The Rand Water Board announced this week that South Africa has been hit by the worst drought in 23 years!
The last droughts of this magnitude were in 1982 and 1991 and I remember them both! We are in for more heat waves, high incidences of fires and the hottest temperatures ever for this summer.
If we all do not start conserving water and monitoring our usage, we will be facing severe restrictions. Kwa Zulu Natal is already on restrictions.
Karl Labout of Rand Water stated that if we do not make changes the Vaal Dam with be empty within a year.
Water rationing is in place in KZN areas. The most affected being Durban, Stanger, Balito Bay, Ndwedwe, Richards Bay and areas supplied by the Hazelmere Dam which according to Co-operative Governance and Traditional Affairs MEC Nomusa Dube-Ncube has only 2 months of water left!
The areas where restrictions are in place are allotted a certain amount of water per day. If you use it up, you wait till the next day. Time tables are being given out weekly as they have (as Darren Wackhead Simpson of 947 Radio stated) load shedding for water!
Those with boreholes are less affected as they are not reliant on dam water. The water board is looking into digging more boreholes around the country.
Johannesburg and Tshwane have been placed on mild restrictions and you cannot use your hosepipe to wash cars, nor water gardens between the hours of 6 am to 6 pm, until further notice. We are expected to use watering cans and only water the plants and not the grass.
The Western Cape is sure to follow shortly, with the lowest recorded rainfall this winter in about 75 years, according to the City Council. They will be meeting soon to make their decisions.
How do we cope with water restrictions coming up to the holiday season when people are traveling?
Padkos (Literally, road food) – the staple of any good adventurer! My father is a firm believer in padkos, even if the trip is only JHB to Bella Bella (Warmbaths) which is, at most, 2 hours away. For most trips we pack sweets and chips (crisps) and cold drinks but now it would be a good idea to be more discerning of what we pack, whether you are travelling in a car for long distances, or going on a hike or walking trail, somewhere in this beautiful country of ours.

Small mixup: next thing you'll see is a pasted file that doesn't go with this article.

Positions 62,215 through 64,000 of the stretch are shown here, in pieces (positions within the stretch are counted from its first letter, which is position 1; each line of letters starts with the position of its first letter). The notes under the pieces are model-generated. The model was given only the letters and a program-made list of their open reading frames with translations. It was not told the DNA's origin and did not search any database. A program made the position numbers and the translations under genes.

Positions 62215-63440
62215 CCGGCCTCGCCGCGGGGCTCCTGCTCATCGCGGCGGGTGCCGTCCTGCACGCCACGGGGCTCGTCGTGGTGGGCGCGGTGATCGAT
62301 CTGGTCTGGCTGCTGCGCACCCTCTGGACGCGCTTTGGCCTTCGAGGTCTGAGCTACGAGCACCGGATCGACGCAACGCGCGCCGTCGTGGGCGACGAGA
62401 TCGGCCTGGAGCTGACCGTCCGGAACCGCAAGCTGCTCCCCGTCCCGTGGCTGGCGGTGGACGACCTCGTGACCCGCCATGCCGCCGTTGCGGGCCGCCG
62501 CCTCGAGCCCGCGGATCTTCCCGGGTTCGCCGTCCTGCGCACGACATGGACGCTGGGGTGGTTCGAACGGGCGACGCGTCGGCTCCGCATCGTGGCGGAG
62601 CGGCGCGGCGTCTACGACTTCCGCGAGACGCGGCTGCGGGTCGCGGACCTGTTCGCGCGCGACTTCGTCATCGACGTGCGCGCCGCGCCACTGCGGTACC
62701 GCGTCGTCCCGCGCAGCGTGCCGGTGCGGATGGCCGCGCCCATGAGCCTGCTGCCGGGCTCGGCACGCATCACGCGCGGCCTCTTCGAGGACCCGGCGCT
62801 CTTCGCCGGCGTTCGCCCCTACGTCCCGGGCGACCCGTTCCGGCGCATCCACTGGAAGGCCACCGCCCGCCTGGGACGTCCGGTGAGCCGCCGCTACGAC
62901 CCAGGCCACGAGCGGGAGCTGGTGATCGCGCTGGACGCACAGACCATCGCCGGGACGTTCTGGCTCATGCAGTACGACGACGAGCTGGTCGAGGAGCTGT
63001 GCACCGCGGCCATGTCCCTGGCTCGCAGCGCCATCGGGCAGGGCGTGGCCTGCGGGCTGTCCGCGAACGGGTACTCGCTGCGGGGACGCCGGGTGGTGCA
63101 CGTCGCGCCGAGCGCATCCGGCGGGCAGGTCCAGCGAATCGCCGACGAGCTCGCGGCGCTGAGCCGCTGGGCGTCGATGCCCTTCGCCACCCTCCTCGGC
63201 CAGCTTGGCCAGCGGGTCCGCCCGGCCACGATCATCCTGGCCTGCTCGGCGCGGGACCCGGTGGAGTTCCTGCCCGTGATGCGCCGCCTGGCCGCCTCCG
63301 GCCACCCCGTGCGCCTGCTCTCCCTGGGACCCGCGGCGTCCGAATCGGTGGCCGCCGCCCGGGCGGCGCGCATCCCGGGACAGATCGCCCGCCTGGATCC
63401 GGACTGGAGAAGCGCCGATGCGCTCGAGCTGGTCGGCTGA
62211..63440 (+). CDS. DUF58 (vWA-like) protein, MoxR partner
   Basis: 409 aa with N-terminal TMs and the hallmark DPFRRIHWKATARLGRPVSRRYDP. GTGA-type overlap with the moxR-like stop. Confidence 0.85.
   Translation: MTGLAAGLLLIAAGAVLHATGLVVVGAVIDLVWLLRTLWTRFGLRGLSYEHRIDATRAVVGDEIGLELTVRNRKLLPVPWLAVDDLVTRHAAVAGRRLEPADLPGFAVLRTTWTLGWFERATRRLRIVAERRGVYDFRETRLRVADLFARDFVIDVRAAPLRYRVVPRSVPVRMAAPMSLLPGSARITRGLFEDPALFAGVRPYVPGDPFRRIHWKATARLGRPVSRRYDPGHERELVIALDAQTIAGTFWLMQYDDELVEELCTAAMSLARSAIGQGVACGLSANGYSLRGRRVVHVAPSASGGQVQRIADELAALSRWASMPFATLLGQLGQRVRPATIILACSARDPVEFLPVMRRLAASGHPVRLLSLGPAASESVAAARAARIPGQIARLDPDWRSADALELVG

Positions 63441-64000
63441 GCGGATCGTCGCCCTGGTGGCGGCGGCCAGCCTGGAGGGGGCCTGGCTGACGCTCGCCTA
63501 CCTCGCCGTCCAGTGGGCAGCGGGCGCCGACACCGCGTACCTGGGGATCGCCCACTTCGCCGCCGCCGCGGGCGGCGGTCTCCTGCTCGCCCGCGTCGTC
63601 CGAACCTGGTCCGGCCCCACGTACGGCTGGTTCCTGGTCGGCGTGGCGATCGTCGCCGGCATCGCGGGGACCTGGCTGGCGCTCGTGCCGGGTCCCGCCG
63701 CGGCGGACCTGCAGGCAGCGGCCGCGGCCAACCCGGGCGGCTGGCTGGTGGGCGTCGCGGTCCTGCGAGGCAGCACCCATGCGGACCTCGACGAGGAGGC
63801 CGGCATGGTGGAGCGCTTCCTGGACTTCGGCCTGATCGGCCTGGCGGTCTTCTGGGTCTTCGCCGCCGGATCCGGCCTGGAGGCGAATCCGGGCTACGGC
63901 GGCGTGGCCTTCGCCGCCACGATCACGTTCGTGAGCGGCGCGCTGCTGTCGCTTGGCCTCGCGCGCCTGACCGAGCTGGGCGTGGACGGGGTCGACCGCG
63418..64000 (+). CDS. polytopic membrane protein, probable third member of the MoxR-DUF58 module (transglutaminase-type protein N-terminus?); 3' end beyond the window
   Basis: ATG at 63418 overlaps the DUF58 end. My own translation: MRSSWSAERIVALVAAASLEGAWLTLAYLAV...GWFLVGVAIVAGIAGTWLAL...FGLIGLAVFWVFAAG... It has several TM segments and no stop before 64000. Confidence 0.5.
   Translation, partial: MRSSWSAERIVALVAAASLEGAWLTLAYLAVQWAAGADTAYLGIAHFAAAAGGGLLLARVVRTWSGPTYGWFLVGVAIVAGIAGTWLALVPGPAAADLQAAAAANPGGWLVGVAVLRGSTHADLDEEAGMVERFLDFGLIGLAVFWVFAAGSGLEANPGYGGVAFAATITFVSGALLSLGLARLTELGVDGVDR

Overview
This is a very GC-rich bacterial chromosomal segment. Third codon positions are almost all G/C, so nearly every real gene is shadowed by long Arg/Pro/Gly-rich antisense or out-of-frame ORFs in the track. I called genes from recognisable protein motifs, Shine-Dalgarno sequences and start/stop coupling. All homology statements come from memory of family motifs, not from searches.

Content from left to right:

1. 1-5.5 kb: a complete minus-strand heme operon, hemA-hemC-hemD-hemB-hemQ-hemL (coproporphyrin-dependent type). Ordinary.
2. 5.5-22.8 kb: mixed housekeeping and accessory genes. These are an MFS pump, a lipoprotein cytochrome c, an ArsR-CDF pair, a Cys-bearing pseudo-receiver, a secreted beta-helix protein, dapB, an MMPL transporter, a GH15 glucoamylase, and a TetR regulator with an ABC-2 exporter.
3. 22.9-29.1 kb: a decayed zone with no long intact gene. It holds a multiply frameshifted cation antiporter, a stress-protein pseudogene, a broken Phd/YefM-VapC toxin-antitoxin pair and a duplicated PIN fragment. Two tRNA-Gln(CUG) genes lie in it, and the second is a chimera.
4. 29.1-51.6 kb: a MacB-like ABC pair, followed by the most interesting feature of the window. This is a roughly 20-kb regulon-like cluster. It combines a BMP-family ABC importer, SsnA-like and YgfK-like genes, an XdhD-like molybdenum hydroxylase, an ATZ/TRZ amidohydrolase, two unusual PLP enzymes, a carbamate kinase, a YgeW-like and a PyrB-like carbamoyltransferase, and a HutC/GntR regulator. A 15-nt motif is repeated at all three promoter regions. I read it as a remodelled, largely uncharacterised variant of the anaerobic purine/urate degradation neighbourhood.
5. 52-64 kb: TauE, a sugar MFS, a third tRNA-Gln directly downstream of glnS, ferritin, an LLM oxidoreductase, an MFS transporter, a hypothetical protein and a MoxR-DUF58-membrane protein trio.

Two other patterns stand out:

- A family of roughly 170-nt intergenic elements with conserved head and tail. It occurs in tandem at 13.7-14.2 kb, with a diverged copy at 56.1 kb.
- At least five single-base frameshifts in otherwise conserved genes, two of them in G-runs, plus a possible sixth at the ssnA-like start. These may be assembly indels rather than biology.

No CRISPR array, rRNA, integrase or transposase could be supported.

Foods that help keep you hydrated are important, so avoiding sugary drinks and chocolates is, however difficult, very important. Fruits like watermelons, oranges, grapefruits, peaches, nectarines and strawberries are great for staying hydrated as they contain large amounts of water and natural sugars.
The problem with sugary drinks and sweets is that they make you crave more sugar and this will make you thirstier. There is a scientific reason for this and if you want a deeper explanation, feel free to email me and ask. The basic explanation is that sugar absorbs water.
Banters, you are in luck! Coconut water is fantastic, not only for keeping you hydrated, but also supplying you with the needed electrolytes, vitamins, calcium and magnesium you lose while sweating.
With the excessive heat that the country is going to be experiencing, please read my previous article on heat related illnesses.
Here are some of the tips I remember from the previous water restriction period. These are good habits to have in general, as water will always be a precious commodity and deserves to be looked after.
1. When brushing your teeth, wet your brush and then turn off the tap; don’t let it run while you are brushing.
2. Have showers not baths; in my house shower time is also limited to 7 minutes each. This took a while for the family to get into but it definitely helped our budget and now it will help with water saving.
3. Only fill the kettle with as much water as you need.
4. As water shortages increase, do not flush your toilet every time you use it. The old saying was, ‘If it is yellow, let it mellow. If it is brown, flush it down.’
5. As much as I dislike using the disinfectant hand gels, (my hands just don’t feel clean unless I use soap and water) it is something people need to look at as you can’t wash your hands all the time, if there is a water shortage.
6. Don’t mop your floors every day, twice a week is often enough; if there is a very dirty section just wash that.
7. Don’t throw the dirty water down the drain after washing, use it in the garden.
8. Use your dishwasher! It not only uses less electricity but it also uses less water! Obviously only use it when it is full.
9. Another water saving tip, I remember from the last drought is putting a brick or weighted bottle into the cistern of the toilet to reduce the amount of water used when flushing.
Remember if you are travelling to rural areas, take along water purification tablets.
Stay water conscious and stay cool this summer.